Third Wave Coffee: An Education Model

I take coffee seriously. Anyone who truly knows me, knows that my coffee standards are high. Some even say ridiculous. But that's just because I've tasted really good coffee. I know coffee shouldn't be bitter. I know coffee shouldn't smell foul. I know that coffee has more tasting notes than wine. And since I know all of these things, why should I settle for anything less?

And so it's made me think... education is progressing much like coffee.

First Wave Coffee: Folgers

"The best part of wakin' up is Folgers in your cup." Everyone knows this line, which reflects Folgers desire to get coffee in the hands of every person. First wave coffee is all about getting coffee into every home for as cheap as possible. In fact, their company bio says,

"Its principal product was bulk-roasted coffee, which was delivered to grocery stores in sacks and drums, and was stored in bins to be scooped out for customers."

This bulk-roasting strategy allows them to reach a wide client base quickly and cheaply. Further, they even believe they're creating a great-tasting product. "

The company developed a "taste standard" for its best coffee, and each shipment of green coffee beans received the cup test so it could be assigned its proper role in producing Folgers Coffee."

This is just like cheap, one-size-fits-all education. Standard curriculums promise to help reach every learner. And honestly, it does some good. It does give every student the right to Free and Appropriate Public Education. The government even has an "education standard" by which to measure its products, just like Folgers.

This first wave is still consumed (both in coffee and education) by thousands of people every day. And thousands of people even like what they're consuming. But if you've ever tasted third wave coffee, you know Folger's is actually disgusting. If you're like me, you have to spit it out. I, like many in the world, know there's something more. And that's where second wave coffee comes in.

Second Wave Coffee: Peet's and Starbucks

In the 1960's a new wave of coffee entered the scene, shaking up how Americans viewed coffee. As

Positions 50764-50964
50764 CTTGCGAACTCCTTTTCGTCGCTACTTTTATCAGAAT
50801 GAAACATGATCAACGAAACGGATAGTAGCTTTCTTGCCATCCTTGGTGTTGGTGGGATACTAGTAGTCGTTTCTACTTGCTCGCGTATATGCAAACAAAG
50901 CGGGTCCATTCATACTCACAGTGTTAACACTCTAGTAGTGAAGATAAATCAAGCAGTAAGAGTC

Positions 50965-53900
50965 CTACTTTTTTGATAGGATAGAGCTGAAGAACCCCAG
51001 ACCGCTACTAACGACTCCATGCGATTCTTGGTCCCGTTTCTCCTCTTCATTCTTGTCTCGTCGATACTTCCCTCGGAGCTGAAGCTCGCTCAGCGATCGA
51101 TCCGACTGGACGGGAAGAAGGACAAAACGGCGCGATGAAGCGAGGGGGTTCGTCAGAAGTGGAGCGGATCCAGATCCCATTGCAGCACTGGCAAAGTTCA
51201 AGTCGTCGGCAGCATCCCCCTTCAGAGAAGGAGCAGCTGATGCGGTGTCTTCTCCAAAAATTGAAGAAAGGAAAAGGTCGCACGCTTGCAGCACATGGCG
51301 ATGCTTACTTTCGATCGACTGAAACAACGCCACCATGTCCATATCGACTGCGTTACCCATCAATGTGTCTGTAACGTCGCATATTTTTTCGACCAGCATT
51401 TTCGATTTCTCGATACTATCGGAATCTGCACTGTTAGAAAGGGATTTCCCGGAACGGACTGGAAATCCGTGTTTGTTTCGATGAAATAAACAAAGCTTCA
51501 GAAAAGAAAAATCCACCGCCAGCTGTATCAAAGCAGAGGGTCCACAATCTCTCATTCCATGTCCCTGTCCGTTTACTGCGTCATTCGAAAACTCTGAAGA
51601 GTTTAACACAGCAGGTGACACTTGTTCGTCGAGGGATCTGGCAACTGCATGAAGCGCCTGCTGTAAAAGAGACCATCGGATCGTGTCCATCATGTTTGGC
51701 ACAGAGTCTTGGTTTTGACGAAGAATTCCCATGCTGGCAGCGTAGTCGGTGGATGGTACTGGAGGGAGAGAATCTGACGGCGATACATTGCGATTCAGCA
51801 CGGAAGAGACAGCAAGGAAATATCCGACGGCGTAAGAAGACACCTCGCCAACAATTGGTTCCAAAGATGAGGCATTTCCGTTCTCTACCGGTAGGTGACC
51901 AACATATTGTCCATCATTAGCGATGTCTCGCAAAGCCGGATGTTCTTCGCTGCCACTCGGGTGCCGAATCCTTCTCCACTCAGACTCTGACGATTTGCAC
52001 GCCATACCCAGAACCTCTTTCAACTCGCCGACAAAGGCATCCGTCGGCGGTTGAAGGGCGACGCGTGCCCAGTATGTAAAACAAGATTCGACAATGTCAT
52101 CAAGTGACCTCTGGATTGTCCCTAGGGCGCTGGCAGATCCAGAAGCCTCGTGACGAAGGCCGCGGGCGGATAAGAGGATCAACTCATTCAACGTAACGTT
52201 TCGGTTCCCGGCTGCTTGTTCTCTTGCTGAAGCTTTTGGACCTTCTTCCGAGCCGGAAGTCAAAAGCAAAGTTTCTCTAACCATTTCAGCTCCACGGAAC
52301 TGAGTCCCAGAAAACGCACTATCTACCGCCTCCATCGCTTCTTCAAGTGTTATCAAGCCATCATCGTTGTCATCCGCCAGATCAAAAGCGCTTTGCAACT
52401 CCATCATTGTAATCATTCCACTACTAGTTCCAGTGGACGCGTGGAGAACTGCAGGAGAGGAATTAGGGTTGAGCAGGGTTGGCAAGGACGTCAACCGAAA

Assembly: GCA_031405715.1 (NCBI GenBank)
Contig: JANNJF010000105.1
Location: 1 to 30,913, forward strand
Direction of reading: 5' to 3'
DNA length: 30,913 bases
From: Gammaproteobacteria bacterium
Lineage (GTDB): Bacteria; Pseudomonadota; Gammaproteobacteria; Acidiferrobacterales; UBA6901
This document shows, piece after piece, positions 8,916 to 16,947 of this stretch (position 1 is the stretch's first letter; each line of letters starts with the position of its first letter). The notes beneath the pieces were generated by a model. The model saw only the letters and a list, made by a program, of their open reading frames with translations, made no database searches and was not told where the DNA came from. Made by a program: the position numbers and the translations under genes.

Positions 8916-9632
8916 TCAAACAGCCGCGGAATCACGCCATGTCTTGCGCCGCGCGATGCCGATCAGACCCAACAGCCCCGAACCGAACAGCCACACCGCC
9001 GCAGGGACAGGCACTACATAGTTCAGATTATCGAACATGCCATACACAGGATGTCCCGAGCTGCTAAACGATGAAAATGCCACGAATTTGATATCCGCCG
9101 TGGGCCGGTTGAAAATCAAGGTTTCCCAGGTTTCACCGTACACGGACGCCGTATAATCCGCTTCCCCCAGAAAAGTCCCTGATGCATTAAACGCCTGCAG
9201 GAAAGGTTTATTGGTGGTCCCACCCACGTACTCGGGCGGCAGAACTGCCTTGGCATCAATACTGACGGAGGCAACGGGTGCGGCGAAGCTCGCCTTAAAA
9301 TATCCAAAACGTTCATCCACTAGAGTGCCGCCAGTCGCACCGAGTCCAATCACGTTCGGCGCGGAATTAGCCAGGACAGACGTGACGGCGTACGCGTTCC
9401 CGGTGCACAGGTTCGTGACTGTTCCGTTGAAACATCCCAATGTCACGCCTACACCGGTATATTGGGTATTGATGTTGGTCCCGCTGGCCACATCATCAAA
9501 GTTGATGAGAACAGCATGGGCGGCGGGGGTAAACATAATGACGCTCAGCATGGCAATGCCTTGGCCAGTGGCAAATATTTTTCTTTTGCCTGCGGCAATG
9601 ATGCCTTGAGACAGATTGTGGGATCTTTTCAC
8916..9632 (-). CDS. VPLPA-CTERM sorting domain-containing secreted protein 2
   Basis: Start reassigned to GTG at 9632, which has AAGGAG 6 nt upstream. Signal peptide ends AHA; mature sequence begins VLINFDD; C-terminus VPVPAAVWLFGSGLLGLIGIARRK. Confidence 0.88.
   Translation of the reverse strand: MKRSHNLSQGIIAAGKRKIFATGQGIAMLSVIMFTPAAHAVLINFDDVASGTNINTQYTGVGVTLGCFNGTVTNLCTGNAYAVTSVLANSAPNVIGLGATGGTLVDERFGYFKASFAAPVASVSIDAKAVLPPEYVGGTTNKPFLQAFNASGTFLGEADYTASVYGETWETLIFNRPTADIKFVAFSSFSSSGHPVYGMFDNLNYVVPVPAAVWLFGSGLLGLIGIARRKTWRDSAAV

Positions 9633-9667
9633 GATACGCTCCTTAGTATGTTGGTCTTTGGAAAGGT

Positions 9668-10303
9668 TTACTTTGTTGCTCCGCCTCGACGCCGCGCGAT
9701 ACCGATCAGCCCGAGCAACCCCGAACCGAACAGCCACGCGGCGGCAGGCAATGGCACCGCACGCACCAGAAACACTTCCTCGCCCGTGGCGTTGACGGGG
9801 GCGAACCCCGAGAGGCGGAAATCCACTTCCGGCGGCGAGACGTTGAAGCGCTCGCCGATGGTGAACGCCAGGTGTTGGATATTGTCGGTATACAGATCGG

Noah Sanders explains,

"Tired of terrible coffee and keen on what could come from well-roasted, well-sourced beans, Peet focused his efforts on small batches of artisanally roasted beans. Peet was the inspiration for a little company called Starbucks and its founder Howard Schultz, who in turn brought terms like "espresso," "latte," and "americano" in to the American everyman's lexicon."

These are the coffees that many people drink today. In many ways, carrying a Starbucks cup is a status symbol, a sign that you can afford expensive coffee drinks. Many think that the more complex order you give, the more you know. The side of your cup is marked up with your order and your name, showing just how "personal" this cup truly is. The beans are better than what was experienced in the first wave, but in truth, all of the flavorings mask much of the bean's flavors.

Similarly, education has received a "second wave" through the use of technology in the classroom. Many classrooms throughout the country are moving to 1:1 environments. These 1:1 environments are often flashy status symbols, just like a Starbucks cup. iPads get the brunt of this critique as they are often seen as a tool that allows information consumption instead of information creation. Many "high tech" classrooms give students the power to do worksheets on a piece of technology. And while this is fancier, the technology is just masking the poor flavor of the teaching strategy.

The second wave has great intentions and many people live and die by their ability to carry it around in their hand. It looks "flashy" and grabs the attention of people throughout the country. But all the flash is just disguising the true taste of the bean. And this true taste is what has people flocking to third wave coffee.